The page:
How to make raw milk yoghurt

Apr 05 2013 0 Comments Tags: dairy, Nourishing Traditions, raw milk, yoghurt

When we first got our cow, Bella, I had read “The healthy house cow” and really wanted to make raw milk yoghurt because Marja made it seem so easy and healthy, but every time I tried, I just ended up with a mess.

 

mmm yoghurt


Pateurising the milk involves heating it to nearly boiling (around 80 degC) in order to kill both pathogenic bacteria, and other beneficial bacteria in the milk that will compete with the yoghurt bacteria.  It also has the effect of denaturing enzymes that can cause the yoghurt to be runny.  
By pasteurising, you're starting with more or less sterile milk, it makes the process of yogurt making easier and more repeatable, in fact, I've never had any problems with pasteurised milk yoghurt not working, however if the temperature gets too high during pasteurisation (i.e. if you get impatient, turn up the heat and turn around to do something else) you end up with solids in the milk, which kind of ruins the texture of the yoghurt (although you can then strain it - more here).   

By killing off the other bacteria and the enzymes in the milk, you get a more reliable yoghurt, but you miss out on those beneficial bacteria and enzymes that would have been good to eat too.  Hence my repeated attempts at making yoghurt from raw milk. There are some great posts around that explain how to make raw milk yoghurt. 
  • Kitchen Stewardship - a method for making raw milk yoghurt using a "cooler" (or esky or chilli bin, see how I speak so many languages!) and a good discussion in the comments section.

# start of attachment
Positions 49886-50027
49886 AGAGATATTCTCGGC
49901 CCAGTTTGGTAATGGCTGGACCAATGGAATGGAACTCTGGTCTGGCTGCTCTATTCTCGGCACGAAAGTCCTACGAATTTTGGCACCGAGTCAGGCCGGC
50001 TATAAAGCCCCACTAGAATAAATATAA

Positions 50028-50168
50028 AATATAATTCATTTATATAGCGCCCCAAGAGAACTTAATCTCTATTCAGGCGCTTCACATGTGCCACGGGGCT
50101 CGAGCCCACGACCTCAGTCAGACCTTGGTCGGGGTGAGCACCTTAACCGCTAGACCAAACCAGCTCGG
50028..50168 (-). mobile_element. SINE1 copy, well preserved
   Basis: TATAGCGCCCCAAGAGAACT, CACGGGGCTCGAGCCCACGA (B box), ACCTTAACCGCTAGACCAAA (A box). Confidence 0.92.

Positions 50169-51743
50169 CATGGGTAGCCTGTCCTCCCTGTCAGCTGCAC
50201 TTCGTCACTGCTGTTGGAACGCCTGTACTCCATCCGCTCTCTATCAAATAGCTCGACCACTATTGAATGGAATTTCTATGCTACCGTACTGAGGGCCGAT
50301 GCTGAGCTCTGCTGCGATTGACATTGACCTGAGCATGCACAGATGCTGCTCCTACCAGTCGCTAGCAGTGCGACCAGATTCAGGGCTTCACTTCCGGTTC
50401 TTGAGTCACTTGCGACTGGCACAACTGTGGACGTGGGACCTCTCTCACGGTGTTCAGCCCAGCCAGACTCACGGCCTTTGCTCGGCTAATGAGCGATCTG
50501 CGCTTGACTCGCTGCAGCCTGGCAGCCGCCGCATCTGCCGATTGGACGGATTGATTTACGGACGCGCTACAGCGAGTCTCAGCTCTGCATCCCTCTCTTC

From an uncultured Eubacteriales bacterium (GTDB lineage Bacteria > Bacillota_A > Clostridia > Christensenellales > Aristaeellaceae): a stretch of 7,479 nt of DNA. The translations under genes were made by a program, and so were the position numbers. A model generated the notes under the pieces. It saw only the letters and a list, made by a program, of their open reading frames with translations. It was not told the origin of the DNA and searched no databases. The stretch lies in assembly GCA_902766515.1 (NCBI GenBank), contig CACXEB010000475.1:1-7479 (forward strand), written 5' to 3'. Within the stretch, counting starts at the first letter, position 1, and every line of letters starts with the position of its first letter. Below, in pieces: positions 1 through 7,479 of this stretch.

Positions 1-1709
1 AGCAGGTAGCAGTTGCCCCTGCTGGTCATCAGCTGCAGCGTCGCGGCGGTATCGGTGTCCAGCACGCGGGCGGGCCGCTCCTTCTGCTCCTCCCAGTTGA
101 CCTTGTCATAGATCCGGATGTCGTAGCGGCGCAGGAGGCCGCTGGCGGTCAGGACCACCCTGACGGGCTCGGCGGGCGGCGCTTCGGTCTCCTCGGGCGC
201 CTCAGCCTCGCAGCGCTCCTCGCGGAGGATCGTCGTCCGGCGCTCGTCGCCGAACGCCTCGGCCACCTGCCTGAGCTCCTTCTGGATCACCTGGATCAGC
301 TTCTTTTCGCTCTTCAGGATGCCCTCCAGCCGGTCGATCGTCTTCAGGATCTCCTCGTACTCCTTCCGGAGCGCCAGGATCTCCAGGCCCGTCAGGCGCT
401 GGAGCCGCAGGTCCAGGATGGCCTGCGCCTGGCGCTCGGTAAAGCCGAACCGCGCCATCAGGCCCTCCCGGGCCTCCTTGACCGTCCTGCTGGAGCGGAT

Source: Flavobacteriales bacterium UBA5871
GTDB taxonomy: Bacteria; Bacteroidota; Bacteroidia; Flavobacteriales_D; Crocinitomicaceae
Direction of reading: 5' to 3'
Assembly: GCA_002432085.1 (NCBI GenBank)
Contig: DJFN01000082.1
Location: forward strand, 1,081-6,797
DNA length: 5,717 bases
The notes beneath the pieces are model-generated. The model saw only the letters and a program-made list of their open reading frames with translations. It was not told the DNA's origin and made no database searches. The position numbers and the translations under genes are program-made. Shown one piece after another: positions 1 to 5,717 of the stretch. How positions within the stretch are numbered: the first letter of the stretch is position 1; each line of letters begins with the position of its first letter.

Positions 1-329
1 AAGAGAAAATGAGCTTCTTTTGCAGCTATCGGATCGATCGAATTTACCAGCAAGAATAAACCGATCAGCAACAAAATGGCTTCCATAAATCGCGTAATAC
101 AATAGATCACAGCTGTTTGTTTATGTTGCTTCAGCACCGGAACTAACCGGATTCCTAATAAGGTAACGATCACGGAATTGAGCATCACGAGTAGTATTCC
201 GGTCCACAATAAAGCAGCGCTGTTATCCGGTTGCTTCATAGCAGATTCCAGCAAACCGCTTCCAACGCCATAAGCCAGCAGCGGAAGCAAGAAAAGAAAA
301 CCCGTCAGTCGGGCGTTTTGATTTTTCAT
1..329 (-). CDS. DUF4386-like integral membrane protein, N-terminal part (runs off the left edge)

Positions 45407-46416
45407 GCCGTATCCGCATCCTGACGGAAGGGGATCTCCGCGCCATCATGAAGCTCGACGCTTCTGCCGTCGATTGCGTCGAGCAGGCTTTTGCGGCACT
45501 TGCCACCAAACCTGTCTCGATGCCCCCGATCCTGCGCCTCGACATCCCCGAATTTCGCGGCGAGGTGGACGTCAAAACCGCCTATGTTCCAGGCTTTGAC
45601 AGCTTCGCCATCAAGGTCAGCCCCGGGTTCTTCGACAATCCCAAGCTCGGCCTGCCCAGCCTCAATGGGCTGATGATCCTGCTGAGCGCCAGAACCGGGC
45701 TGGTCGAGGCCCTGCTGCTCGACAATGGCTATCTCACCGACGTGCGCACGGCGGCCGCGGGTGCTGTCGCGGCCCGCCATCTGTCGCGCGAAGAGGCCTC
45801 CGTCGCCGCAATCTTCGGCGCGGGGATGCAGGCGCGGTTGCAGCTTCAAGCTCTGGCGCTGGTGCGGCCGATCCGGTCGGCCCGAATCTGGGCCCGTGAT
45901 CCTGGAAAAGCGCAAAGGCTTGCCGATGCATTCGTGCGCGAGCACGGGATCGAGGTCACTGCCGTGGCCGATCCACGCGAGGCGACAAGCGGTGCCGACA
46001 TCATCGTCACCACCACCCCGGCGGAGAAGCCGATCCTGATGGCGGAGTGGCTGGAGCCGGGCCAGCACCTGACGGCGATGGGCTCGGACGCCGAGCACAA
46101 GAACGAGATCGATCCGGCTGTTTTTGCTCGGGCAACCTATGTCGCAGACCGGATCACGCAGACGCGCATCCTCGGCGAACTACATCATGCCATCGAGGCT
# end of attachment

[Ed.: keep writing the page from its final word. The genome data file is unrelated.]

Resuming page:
• Nourished Kitchen - a similar method, with more options for starters and ways to keep the yoghurt warm, and another great discussion in the comments section.
So you can see why I was hoping to find a way to make yoghurt using raw milk, it is way easier to just put the culture in the milk straight from the cow and let it ferment and make yoghurt, with no fiddly pasteurisation involved, and you get to keep all the beneficial bacteria and enzymes in the original milk. 
here's where the milk comes from...
Finally someone ( a friend of Ohio Farmgirl) noticed my plea for help and very kindly emailed me with instructions. He said that I need to maintain a small batch of yoghurt made from pasteurised milk and use that batch to inoculate the raw milk, rather than just using a sprinkle of the frozen yoghurt culture. I already (always!) had a batch of yoghurt made from powdered milk, so I tried adding several tablespoons from that batch to a litre of raw milk fresh from Bella. I let it ferment for 12 hours and the yoghurt was ready.

My previous attempts at making raw milk yoghurt had resulted in curds and whey, because the yoghurt bacteria hadn’t had a chance to multiply before the natural lactic-acid bacteria in the milk had started to grow instead. Apparently this method of inoculating with a yoghurt made from pasteurised (or powdered) milk gives the yoghurt bacteria a better start in the raw milk. The key is to keep the pasteurised yoghurt batch going at the same time, this batch will contain only the yoghurt bacteria, and not all the competing bacteria that may eventually take over if you inoculated with the raw milk yoghurt (although I am of course very tempted to try that too, I’m all for simplicity!).
milk fresh from the cow
I wonder now if another reason why I had so much trouble with raw milk yoghurt was because Bella had been treated with antibiotics and wormer before she arrived at our place. The antibiotics were for mastitis (which has not recurred under our care). I mention this because if you are having trouble with raw milk yoghurt, maybe wait for a while and try again, it could be something else in your cow's system that is causing the problem.

Do you make yoghurt? Why not? Its so easy and there's so many different ways to make it, surely one will work for you! Get yourself a big thermos and give it a go!

A few affiliate links to get you started with yoghurt:

Biome - Yoghurt kit


Yoghurt kit at Biome




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